Lemongrass is known for its many health benefits – anxiety relief is now one of them

Lemongrass (Cymbopogon) is a popular herb used for cooking and various medicinal purposes. In traditional medicine, this aromatic plant is known as a remedy for stomach problems, joint pain, the common cold, fever, as well as other conditions. Today, lemongrass is commonly associated with herbal teas that help heal the body, boost immunity, and promote good sleep. Its essential oil, meanwhile, is used to prevent infections, relieve pain and headaches, and enhance the mood. In a recent study published in The Journal of Alternative and Complementary Medicine, researchers from The Federal University of Sergipe in Brazil reported another benefit of lemongrass on mental health: When used for aromatherapy, just a few drops of lemongrass essential oil can reduce anxiety in people subjected to anxiety-inducing situations.

Lemongrass essential oil is a natural anxiolytic

For their study, the researchers used essential oil from a species of lemongrass known as C. citratus or West Indian lemongrass. To test its effects on anxiety, they recruited 40 healthy male volunteers and divided them into four groups. The first group inhaled three to six drops of the lemongrass essential oil, while the second group inhaled tea tree essential oil. The third group inhaled distilled water and served as the non-aromatic control. Meanwhile, the fourth group didn’t inhale anything.

Immediately after inhalation, the researchers subjected each volunteer to an experimental model of anxiety. This model is a video-monitored version of the Stroop Color-Word Test (SCWT), which is often used to assess a person’s ability to cope with cognitive stress and process complex input. The researchers evaluated psychologic parameters, such as state anxiety, subjective tension, tranquilization, and sedation; and physiologic parameters, such as heart rate and gastrocnemius electromyogram activity, before inhalation and before, during, and after the SCWT.


The researchers reported that, unlike the control groups, the lemongrass group experienced a reduction in state anxiety and subjective tension immediately after inhaling lemongrass essential oil. Although the group still showed anxious responses during the SCWT, they fully recovered from them within five minutes. On the other hand, inhalation of either lemongrass or tea tree essential oil did not prevent physiologic alterations during the test. This result is consistent with previous studies which used the anxiolytic drug diazepam.

Based on these results, the researchers concluded that even brief exposure to lemongrass essential oil offers anxiolytic benefits, but more investigations are needed to clarify the clinical relevance of lemongrass as anxiety treatment.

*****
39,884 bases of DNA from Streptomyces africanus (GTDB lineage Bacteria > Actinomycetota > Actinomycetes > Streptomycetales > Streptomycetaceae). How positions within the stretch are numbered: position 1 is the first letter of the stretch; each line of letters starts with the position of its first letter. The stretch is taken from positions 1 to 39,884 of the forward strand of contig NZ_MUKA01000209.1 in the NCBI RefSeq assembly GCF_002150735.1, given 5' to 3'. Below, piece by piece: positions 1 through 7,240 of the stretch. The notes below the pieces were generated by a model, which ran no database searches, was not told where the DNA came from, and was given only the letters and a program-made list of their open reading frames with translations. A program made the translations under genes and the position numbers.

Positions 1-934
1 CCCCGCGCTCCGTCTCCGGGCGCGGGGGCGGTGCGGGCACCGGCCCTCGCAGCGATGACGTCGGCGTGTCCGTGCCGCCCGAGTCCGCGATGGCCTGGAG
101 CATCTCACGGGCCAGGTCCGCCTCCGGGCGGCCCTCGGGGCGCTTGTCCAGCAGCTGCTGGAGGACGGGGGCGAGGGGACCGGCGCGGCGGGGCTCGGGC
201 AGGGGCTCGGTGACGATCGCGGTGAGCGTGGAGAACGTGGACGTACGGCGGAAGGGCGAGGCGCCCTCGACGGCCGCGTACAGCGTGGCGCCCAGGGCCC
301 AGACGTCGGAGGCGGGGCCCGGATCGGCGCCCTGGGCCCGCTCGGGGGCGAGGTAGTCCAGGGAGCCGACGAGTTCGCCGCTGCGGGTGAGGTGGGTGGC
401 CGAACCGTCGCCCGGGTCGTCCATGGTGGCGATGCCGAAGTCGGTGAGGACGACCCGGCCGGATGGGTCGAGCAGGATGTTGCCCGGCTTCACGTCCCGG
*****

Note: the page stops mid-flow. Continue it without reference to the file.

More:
The health benefits of lemongrass

Lemongrass is a perennial plant with long leaves and a citrusy smell reminiscent of lemon. More than 50 different species of lemongrass are known to exist, but only the East and West Indian varieties, namely C. flexuosus and C. citratus, are used for cooking. Citronella (C. nardus), a plant famous for its mosquito-repellent properties, also belongs to the lemongrass family. Although it looks and smells similar to edible lemongrass and goes through the same extraction process to yield citronella essential oil, these plants should not be confused with one another.

The health benefits of lemongrass is just as varied as its applications and chemical components. According to studies, lemongrass is rich in compounds like citronellal, terpinolene, and myrcene. Citronellal has anti-inflammatory and anti-fungal properties, while terpinolene has mildly sedative and anxiolytic properties. Myrcene, on the other hand, is known for its anti-aging and analgesic effects. (Related: Several studies conclude lemongrass to be an effective natural way to lower blood pressure.)

Here are some other benefits associated with lemongrass:

  • It is a rich source of antioxidants.
  • Lemongrass is an effective diuretic.
  • Lemongrass essential oil prevents microbial infections.
  • Lemongrass is an effective adjuvant therapy to chemo-radiation.
  • It relieves stomach and joint pains.
  • It promotes digestive health.
  • Lemongrass helps lower blood pressure.
  • It reduces cholesterol levels.
  • Lemongrass detoxifies the body.
  • It alleviates menstrual pain.
  • It relieves headaches.
  • Lemongrass promotes relaxation.

Lemongrass can be used in many ways: You can use lemongrass essential oil for massages and aromatherapy; add lemongrass leaves to dishes; or steep them in boiling water to make a tisane, or tea. Whichever way you choose to use it, lemongrass is generally safe for human consumption. However, before using it as a complementary treatment, consult with your healthcare provider to ensure that it doesn’t counteract any of your current medications.

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